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5:19pm on Monday, 8th February, 2010:

The Oregon Trail


The 20-year-old Buffalo Bill annuals that I read when I was a kid didn't just contain cartoons, prose and colour plates. No, they also contained games. Here's one I remember called The Oregon Trail.

First, the set-up:

Hmm, I guess I should show the rules at a scale where you can read them:

Not a lot of rules there, but all the promise of a "team game". Let's see what's on the next two pages:

Should you actually want to play this game, you'll want to read the hazards. Here they are closer to life-size:

They really knew how to design games back in the 1950s...

This is a game for children, though, so although yes, right now you read the hazards, grokked the gameplay and felt no need to play it, as a kid you perhaps would have played it if it was to hand and it was raining outside and there were no computers or Internet or daytime TV. You would have worked out for yourself the conditions for which each of the alternatives offered by the hazards was the better one. In fact, my brother and I did just that. For example, the first hazard, on circle 3, you always missed the turn for because yes, you stood a 50/50 chance of getting further next time if you didn't miss a turn, but you stood a one in six chance of rolling another 3 and winding up with the same decision to make and a turn behind.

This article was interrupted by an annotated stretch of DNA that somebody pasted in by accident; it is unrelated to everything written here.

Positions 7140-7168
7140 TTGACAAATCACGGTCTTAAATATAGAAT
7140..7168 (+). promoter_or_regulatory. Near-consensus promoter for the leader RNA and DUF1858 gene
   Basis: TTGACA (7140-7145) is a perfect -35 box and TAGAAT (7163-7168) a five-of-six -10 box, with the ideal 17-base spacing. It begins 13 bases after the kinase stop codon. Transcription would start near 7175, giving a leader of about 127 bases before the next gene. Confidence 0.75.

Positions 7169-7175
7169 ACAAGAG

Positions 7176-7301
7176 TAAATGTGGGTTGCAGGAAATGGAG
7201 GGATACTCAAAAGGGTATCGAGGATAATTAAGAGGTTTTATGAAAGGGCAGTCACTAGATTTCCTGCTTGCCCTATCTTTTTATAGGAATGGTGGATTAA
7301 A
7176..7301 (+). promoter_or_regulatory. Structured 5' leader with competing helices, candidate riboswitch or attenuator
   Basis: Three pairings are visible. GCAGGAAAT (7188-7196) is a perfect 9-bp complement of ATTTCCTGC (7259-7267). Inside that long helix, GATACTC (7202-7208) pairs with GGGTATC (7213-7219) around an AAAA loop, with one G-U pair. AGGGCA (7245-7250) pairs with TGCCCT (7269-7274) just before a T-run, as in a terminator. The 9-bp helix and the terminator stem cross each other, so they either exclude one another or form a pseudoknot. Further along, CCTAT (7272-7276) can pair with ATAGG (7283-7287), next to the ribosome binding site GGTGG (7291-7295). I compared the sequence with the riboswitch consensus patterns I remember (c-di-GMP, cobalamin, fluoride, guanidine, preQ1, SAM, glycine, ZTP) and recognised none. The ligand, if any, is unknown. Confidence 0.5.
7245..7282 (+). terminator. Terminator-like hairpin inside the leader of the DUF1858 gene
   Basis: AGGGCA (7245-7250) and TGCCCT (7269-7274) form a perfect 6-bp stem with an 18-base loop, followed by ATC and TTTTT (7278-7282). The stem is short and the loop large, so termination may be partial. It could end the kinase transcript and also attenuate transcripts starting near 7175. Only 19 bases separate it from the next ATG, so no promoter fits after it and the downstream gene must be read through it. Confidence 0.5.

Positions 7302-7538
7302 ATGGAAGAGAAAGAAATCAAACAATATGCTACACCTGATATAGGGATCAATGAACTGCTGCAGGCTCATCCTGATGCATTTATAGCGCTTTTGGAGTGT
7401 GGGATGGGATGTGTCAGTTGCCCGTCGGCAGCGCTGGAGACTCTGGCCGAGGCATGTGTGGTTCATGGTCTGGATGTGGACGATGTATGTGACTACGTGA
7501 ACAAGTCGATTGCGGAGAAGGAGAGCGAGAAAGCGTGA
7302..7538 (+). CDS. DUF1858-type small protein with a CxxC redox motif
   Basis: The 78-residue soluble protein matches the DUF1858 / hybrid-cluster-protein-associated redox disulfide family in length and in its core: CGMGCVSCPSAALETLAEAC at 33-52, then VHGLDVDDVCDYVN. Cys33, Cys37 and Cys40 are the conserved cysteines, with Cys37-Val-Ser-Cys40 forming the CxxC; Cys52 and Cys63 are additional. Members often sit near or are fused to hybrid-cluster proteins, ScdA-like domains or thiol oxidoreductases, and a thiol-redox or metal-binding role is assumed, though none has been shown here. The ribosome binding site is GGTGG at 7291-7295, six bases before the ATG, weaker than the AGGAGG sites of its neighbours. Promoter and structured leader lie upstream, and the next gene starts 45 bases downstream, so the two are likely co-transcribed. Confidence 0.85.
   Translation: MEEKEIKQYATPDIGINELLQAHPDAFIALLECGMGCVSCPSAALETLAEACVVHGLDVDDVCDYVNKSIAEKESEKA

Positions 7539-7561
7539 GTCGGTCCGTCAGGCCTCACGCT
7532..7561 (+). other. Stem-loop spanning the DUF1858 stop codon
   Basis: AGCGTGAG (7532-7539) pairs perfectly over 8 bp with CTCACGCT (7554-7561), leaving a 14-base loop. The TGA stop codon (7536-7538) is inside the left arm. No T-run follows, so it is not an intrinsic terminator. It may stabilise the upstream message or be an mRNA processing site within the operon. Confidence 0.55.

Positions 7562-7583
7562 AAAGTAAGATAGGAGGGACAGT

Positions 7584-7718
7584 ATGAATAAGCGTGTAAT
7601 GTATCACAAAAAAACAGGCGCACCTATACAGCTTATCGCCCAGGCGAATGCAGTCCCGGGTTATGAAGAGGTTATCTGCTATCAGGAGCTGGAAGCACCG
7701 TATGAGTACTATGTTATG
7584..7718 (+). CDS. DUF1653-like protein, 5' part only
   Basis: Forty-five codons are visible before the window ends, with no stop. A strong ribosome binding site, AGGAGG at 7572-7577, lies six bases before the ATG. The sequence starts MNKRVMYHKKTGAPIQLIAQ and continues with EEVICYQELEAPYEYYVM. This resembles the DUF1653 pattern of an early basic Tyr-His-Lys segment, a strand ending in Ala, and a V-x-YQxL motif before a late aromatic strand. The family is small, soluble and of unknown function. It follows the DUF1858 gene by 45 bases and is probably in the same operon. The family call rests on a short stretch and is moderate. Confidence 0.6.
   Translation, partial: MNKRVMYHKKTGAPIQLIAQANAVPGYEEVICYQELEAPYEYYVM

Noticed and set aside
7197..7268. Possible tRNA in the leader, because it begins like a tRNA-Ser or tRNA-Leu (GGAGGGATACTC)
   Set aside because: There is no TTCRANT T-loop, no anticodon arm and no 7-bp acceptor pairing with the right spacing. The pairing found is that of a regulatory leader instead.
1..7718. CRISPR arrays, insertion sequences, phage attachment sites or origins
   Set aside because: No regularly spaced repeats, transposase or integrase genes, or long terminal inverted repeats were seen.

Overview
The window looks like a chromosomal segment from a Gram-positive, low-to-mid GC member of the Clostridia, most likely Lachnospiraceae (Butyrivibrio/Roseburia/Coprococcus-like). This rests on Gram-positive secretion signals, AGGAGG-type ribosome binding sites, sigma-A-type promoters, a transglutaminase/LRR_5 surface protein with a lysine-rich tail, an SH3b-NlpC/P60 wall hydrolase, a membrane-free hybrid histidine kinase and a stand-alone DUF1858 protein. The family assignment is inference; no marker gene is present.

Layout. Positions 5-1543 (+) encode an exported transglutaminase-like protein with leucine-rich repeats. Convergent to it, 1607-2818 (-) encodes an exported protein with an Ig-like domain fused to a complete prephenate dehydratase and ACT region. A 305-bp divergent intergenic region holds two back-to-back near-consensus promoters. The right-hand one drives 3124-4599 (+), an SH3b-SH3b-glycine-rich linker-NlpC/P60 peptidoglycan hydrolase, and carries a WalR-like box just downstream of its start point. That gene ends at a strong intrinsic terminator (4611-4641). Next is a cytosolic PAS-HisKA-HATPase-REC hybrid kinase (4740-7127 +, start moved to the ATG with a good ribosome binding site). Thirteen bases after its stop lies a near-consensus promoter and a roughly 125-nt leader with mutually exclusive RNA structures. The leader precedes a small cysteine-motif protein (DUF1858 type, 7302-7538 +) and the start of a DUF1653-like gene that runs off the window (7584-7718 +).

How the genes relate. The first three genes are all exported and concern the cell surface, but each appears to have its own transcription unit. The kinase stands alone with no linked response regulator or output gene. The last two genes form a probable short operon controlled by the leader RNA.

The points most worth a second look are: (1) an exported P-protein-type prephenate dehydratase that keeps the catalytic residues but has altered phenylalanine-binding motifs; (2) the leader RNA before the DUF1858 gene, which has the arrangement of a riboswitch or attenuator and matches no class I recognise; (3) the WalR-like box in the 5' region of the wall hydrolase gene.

Because of this, the game was actually fun — but as a puzzle, not as a game. As a game, it sucked: once you'd worked out what the best move always was (which sometimes was dependent on the die roll, but was always determinable) it was just a case of rolling mindlessly like in Snakes and Ladders. I won't pretend it was this game that made me want to design my own games that were better, because it wasn't — there were plenty of sucky games around back then, as indeed there are today. It did, however, mean that when we got to read the book The Oregon Trail in class at school I was slightly more knowledgeable than the other children about it. See? Games can be educational!

Not educational enough to make it play right to left, not left to right, though. For me, north is always at the top of the map...

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Copyright © 2010 Richard Bartle (richard@mud.co.uk).